Saturday, August 2: Off To Ohio

While I’m getting ready for the trip to the Hall of Fame, today seems like a good time to remember just how long we waited for Art Monk to reach a day like today, and just how monumentally annoying that wait was.

I ran into Tom Kercheval yesterday in the TV production room down the hall. I wasn’t there looking for something to write about (actually, I was there to apologize to Larry Michael for misspelling his name yesterday), but when Tom walked into the room, producer and reporter Rebecca Mejia pushed him toward me and said, “This is the guy who got Art Monk into the Hall of Fame!”

Kercheval immediately shot that down — “Art Monk got Art Monk into the Hall of Fame,” he says — but he did spend hundreds of hours combing through Art Monk game footage to create a video emphasizing the receiver’s strengths and combating the most persistent myths that kept him from enshrinement. (Things like Paul Zimmerman of Sports Illustrated’s oft-repeated insistence that all Monk did was “catch 800 8-yard hook” patterns, for example.)

Tom managed to get the video into the hands of the presenters of Monk’s case, Len Shapiro (of the Washington Post) and David Elfin (of the Washington Times), and from there to all of the voters for the Hall of Fame. How much influence the video had is uncertain, although he does report receiving calls from some voters thanking him for opening their eyes, but it’s an impressive piece of work no matter what. And today, when Art Monk is about to finally receive what everyone thought was due to him years ago, it’s worth watching (or watching again) — not as an argument or a challenge, but as a well-documented celebration of a Hall of Fame career.


4 Responses

  1. That made my day! I watched all the videos and can’t wait to see Monk finally get his due this evening! Thank you so much.
    By the way I love what you’re doing with this blog.

  2. Thanks for sharing that video, Matt.

    As for his being held out for so long, and it being such a mystery that it would happen, perhaps there’s an explanation that’s not been mentioned. It may mean more to those who appreciated his moving speech, the ovation, and his frequent references to his faith.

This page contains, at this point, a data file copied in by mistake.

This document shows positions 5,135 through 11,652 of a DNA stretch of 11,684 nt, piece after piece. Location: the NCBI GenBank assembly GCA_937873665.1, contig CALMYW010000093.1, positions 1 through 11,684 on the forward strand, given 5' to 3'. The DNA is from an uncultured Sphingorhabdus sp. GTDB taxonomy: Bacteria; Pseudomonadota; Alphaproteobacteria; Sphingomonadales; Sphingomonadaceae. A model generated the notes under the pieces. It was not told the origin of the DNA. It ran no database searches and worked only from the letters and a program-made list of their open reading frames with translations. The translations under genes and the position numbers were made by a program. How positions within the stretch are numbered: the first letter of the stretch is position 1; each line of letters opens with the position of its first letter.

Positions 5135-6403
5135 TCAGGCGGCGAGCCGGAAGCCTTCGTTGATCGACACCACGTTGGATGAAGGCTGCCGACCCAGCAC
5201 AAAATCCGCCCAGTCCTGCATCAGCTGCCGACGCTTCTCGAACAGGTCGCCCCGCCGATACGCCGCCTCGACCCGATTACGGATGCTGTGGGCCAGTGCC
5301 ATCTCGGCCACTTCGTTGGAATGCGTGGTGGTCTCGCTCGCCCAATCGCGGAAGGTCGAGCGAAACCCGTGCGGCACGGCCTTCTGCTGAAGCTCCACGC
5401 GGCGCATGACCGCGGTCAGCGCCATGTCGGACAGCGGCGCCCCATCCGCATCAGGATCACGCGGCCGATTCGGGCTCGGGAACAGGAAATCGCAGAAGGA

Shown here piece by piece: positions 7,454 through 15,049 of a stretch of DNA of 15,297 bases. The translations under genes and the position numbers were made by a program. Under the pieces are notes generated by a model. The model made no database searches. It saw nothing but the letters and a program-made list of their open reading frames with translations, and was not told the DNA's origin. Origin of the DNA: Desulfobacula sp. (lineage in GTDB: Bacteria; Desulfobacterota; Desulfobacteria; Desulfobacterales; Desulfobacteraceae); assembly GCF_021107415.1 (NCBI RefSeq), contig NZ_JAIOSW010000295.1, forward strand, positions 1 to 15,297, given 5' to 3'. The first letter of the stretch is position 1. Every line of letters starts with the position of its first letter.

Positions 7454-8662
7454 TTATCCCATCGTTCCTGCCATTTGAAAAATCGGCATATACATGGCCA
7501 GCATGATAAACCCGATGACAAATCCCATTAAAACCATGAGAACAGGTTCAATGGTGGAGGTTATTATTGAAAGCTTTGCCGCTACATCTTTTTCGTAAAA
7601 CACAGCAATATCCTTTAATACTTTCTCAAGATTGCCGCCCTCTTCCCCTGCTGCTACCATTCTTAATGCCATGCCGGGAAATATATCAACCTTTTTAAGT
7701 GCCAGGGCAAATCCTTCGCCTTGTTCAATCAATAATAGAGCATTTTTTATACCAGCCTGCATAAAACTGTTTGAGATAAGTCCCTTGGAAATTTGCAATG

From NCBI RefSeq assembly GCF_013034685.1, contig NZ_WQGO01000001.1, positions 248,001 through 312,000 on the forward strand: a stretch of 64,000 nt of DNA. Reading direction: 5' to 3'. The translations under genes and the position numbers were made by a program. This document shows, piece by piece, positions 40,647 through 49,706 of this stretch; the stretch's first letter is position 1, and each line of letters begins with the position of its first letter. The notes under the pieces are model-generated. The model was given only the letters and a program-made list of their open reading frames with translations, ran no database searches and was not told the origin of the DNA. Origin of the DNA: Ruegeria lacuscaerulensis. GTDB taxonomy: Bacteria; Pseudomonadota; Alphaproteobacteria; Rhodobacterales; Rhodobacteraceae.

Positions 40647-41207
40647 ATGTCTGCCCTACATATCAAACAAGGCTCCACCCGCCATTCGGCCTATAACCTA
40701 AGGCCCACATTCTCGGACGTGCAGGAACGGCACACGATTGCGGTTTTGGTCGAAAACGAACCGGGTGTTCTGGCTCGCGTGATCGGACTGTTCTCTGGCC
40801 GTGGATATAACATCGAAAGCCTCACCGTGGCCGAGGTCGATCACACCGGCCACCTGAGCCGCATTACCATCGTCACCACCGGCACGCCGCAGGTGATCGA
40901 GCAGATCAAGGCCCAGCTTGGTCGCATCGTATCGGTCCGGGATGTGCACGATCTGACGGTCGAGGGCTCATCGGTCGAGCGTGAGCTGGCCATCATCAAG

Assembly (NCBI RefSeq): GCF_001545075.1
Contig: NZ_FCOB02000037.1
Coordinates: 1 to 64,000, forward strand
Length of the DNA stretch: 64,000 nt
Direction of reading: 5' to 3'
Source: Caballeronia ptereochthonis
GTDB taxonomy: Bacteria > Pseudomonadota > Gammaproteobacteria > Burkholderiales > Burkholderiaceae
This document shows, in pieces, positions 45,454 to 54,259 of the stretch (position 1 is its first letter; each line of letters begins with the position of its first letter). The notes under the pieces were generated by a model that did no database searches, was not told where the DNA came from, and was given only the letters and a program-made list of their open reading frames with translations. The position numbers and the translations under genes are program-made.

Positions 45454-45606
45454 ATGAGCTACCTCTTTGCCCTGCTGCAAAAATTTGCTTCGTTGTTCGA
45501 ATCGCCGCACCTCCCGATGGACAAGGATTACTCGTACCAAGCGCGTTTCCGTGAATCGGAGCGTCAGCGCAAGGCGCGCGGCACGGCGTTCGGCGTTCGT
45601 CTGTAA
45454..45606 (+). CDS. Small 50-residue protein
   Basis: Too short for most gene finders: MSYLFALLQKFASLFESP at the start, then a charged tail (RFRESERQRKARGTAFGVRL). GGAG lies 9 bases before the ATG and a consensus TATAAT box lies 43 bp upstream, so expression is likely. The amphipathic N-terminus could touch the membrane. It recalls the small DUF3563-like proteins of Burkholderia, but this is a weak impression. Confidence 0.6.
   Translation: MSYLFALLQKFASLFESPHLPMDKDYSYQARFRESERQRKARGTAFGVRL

It may well have simply been God’s providence. By holding back the voters, it made the whole matter take on a much more prominent place in the mind of the NFL, and surely some were paying more attention to his speech this year (to hear “what’s he gonna say?”) than may have if he’d gotten in on the first ballot.

    And what did they get for waiting? Nothing salacious, bitter, nor even much for sound bytes. Instead, he (and his son) praised his God and represented Him and Christians everywhere wonderfully and without reserve. In a world where Christians are so often lampooned and dismissed, it was wonderful to see God glorified on such a national stage.

    And to me it seems reasonable to think that God orchestrated things to happen that way. :-) I’m sure Art himself may see this eventually (if not already) as his “desert experience”: painful in the moment, but with patience and faith, it all works out in the end, for God’s fame. Soli Deo gloria!

  3. That video made my day. I was at the induction ceremony, and you simply can’t deny the class of Art and Darrell as well as both of their sons who presented them. For that matter, this year’s entire class was understated and humble. Something to truly respect. Redskins fans were overwhelming. They booed Michael Irvin and Tony Dorsett, which was a little foolish, but it was a great day to be a Redskin.

  4. […] Tom Kerchaval definitely helped me. Another guy sent me some direct Art Monk/Cris Carter comparison stuff in the playoffs, and Art’s numbers per game in the playoffs are better than Cris Carter’s. You talk about impact and big plays and things that matter, and they always said that Art didn’t have it and Michael Irvin and Cris Carter did. Well, Cris Carter in the playoffs did not do it, not to mention that his team never got to the Super Bowl. […]

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